Football pitch won't make way for car park

THE football pitches at Riverside Park in Huntingdon are safe, district councillor Mike Simpson promised at an election meeting on Thursday. Cllr Simpson (Cons), who is standing for re-election in Huntingdon East, gave an assurance that Huntingdonshire Di

THE football pitches at Riverside Park in Huntingdon are safe, district councillor Mike Simpson promised at an election meeting on Thursday.

Cllr Simpson (Cons), who is standing for re-election in Huntingdon East, gave an assurance that Huntingdonshire District Council would finally shelve its plans to turn one of the football pitches into a car park.

The park currently has two pitches, home to Sunday league football teams, and 300 long-stay car park spaces. It emerged in August that the council planned to realign the car park and add another 150 spaces, removing one of the football pitches in the process.

Protestors launched a campaign to save the green space, backed by the Campaign to Protect Rural England and the town's sports community.

On Thursday, at meeting at Huntingdon Methodist Church, which also involved Labour, Lib Dem and Green Party election candidates, Cllr Simpson promised: "We have saved the two football pitches. They are safe."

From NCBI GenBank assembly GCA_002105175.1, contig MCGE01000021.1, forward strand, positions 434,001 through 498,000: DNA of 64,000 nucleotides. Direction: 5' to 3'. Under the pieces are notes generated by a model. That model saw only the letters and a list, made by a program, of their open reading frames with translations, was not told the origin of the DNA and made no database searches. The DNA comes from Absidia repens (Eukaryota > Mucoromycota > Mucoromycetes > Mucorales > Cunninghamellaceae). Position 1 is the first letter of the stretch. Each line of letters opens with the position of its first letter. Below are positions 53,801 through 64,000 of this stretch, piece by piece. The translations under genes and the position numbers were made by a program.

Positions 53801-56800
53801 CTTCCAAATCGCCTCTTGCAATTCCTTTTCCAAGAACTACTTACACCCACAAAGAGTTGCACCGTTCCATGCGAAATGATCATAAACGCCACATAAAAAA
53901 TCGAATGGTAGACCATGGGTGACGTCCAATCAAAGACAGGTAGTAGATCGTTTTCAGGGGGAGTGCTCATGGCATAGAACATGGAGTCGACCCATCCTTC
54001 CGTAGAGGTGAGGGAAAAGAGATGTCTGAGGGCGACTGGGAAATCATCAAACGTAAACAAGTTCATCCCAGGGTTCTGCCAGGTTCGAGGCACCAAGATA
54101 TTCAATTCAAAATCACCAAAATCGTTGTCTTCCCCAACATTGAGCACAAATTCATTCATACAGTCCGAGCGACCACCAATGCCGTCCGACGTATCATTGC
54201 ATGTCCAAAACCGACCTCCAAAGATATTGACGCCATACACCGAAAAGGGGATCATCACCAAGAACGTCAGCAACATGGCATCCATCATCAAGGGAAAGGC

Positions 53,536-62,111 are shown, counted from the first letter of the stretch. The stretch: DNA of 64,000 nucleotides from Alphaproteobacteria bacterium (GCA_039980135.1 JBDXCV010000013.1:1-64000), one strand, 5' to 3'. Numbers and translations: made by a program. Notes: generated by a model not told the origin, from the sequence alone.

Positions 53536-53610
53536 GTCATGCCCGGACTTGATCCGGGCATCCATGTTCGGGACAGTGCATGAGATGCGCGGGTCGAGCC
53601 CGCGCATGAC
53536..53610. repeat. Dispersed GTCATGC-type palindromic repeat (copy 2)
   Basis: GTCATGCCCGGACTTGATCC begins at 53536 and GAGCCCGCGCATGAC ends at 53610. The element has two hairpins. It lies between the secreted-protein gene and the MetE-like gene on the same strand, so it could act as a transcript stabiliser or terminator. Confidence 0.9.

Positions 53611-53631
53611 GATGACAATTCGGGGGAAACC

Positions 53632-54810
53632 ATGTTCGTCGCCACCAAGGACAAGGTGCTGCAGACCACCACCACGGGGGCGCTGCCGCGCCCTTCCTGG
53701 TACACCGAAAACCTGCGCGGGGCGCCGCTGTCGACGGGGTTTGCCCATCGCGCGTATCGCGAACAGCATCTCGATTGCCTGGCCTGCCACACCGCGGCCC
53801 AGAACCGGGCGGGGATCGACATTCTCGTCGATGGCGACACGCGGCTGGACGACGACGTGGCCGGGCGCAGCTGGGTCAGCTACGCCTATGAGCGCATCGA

The meeting, called to make sure that the park became an election issue ahead of the elections on Thursday, May 3, also addressed other environmental topics for the town.

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Leader of the Green Party group, John Clare, who lives in Warboys and is standing for the Huntingdon North seat on HDC, highlighted Huntingdon's traffic and parking problems.

"Huntingdon is choking - it is cut off by traffic. We want to free the town from its traffic island prison. Are we really proposing to bring more cars inside the ring road? That is the last thing we should be doing. Huntingdon needs a park and ride system."

Mr Clare added that the Greens would introduce free insulation for every home in Huntingdon.

Peter Downs, Lib Dem leader and councillor for Brampton, said Huntingdon faced 10 years of disruption with alterations to the ring road, the new library and the development of other buildings, including Pathfinder House.

"The dismissal of a park and ride scheme is based on old thinking, we could have mini buses and when the viaduct comes down, that would be a good place to park from which you could walk to the railway station and walk into the town centre. We need to keep the green spaces in town."

Labour candidate, Ruth Pugh, standing in Huntingdon Town Council's North Ward, said: "I have lived in Huntingdon for 24 years. We need a park and ride system with a free, gas-powered bus, which people can rely on because they know it will be there every 10 minutes. There has been a lot of growth in the town, bringing more traffic and more building and a lack of the services to support it."

Also standing in:

Huntingdon East: Peter Fleming (LD), David King (L) and Antony Staples (G)

Huntingdon North: Ann Beevor (L), Sam Kemp (LD), Maggie Wheeler (C)

North Ward Huntingdon Town Council (four seats): Ann Beevor (L), David Brown (L), Sonia Dyne (C), David King (L), Jan Mace (C), Alan MacKender-Lawrence (C), John Morgan (LD), Christopher Osborn (LD), Maggie Wheeler (C).

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